But the judicial injunction in aid of arbitration serves a different function. The interval to which it is addressed is shorter: up to the time when the Arbitral Tribunal is able to hear and decide the application for provisional relief. That should ordinarily be a matter of a few weeks, and so there should be less concern in the courts about getting it right and a rather singular focus on preventing an alteration of the status quo so irreversible that, in a few weeks time, a provisional measure from the Tribunal would be ineffectual to address it.

It is of course possible to reconcile that traditional judicial injunction standard of “probability of success on the merits” with the Second Circuit’s solemn incantation of the exclusivity of the arbitrators’ power in regard to the merits. The findings of fact and conclusions of law provisionally made by a court for purposes of an injunction in aid of arbitration do not bind the Tribunal. But certainly the Tribunal will be influenced by those findings, often to the point of giving them tacit presumptive validity. Arguably this erodes the arbitral process, and transforms it into a hybrid judicial-arbitral process whenever judicial interim relief is sought. And this dilutes the practical effectiveness of the principles stated by the Second Circuit as quoted earlier in this post.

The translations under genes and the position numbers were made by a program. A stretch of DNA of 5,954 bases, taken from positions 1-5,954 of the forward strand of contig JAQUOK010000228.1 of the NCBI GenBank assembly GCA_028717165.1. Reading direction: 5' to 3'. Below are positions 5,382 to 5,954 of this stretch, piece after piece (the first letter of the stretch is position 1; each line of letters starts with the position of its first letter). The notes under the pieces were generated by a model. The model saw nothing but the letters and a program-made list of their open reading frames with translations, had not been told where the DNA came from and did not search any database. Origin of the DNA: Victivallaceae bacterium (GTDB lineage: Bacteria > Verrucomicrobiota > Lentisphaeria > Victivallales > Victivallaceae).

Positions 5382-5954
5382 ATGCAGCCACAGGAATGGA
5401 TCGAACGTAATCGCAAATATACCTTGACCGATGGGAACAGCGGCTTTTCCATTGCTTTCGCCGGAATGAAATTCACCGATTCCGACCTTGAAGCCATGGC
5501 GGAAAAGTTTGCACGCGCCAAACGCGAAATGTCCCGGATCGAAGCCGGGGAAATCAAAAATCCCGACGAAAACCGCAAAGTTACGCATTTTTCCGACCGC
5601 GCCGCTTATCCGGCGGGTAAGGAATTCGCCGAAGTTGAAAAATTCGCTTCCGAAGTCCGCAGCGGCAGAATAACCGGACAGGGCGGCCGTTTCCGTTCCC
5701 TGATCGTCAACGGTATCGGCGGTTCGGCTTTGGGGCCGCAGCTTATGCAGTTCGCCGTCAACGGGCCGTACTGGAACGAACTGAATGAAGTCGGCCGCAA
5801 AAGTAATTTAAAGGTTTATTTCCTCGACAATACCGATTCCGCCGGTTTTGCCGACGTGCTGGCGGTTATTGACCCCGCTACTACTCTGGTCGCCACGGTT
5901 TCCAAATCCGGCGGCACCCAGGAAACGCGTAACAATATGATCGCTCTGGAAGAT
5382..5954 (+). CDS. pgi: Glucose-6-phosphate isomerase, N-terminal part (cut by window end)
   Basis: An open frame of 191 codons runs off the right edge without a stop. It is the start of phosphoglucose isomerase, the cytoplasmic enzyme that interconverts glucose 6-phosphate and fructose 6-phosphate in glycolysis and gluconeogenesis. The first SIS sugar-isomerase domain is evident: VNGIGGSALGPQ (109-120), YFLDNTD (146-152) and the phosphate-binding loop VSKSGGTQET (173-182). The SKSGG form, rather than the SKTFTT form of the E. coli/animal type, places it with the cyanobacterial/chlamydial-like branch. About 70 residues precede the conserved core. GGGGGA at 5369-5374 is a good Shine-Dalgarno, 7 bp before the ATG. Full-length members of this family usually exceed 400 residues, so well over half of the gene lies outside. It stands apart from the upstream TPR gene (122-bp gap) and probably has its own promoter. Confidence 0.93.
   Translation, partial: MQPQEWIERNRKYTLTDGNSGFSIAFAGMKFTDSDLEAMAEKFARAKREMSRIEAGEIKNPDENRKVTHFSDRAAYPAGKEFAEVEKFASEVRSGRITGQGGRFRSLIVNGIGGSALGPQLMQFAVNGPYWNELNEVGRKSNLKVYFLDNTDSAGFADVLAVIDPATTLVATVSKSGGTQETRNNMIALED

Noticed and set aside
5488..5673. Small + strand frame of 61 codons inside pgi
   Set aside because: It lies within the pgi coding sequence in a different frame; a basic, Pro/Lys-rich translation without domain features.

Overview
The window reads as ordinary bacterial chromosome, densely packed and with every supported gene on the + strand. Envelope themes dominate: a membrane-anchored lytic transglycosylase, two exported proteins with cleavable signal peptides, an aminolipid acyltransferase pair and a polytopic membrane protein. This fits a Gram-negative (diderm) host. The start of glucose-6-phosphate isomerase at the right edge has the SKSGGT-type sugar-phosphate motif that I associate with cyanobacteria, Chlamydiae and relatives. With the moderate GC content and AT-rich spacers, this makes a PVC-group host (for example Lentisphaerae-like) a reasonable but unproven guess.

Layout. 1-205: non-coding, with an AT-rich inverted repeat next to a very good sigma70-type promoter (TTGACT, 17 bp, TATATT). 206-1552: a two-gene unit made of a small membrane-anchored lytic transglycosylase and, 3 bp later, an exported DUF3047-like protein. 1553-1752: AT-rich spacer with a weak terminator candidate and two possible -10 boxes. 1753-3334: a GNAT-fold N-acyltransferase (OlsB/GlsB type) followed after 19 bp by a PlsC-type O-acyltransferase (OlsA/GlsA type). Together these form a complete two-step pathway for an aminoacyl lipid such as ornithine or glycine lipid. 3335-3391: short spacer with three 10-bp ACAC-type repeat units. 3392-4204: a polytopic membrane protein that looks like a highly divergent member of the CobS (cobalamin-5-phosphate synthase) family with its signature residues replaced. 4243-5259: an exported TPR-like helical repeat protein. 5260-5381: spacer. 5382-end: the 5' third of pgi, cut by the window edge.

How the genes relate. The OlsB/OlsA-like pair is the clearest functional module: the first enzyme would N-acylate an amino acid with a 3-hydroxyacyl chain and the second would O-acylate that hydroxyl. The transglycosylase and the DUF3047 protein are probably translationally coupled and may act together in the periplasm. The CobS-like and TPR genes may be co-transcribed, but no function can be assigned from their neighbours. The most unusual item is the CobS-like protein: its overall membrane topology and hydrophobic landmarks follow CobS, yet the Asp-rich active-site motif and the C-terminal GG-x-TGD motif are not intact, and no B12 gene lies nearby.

Perhaps the time has come in the USA for judicial re-thinking of standards for issuance of an injunction in aid of arbitration.

Miami Vice

Just when you thought America’s international arbitration lawyers had finally moved on from the exhausted (but not quite conclusive) debate over whether the federal international judicial assistance statute codified at 28 USC §1782 (”1782″) applies to private international commercial arbitrations, along come two decisions from two federal district courts, involving essentially one coordinated quest for discovery in the same arbitration.  Each federal district court decision reaches the same result: thumbs down on the proposed use of 1782 for non-party discovery in private arbitration because a private, contract-based Arbitral Tribunal is not the type of “tribunal” Congress had in mind when, in 1964 (as the elected members headed home to watch the Beatles on the Ed Sullivan Show), it tweaked the language of 1782 to substitute “foreign or international tribunal” in place of “foreign judicial proceedings.” In re Application of Grupo Unidos Por El Canal, S.A., 2015 WL 1815251 (N.D. Cal. April 21, 2015); In re Application of Grupo Unidos Por El Canal, S.A., 2015 WL 1810135 (D. Colo. April 17, 2015).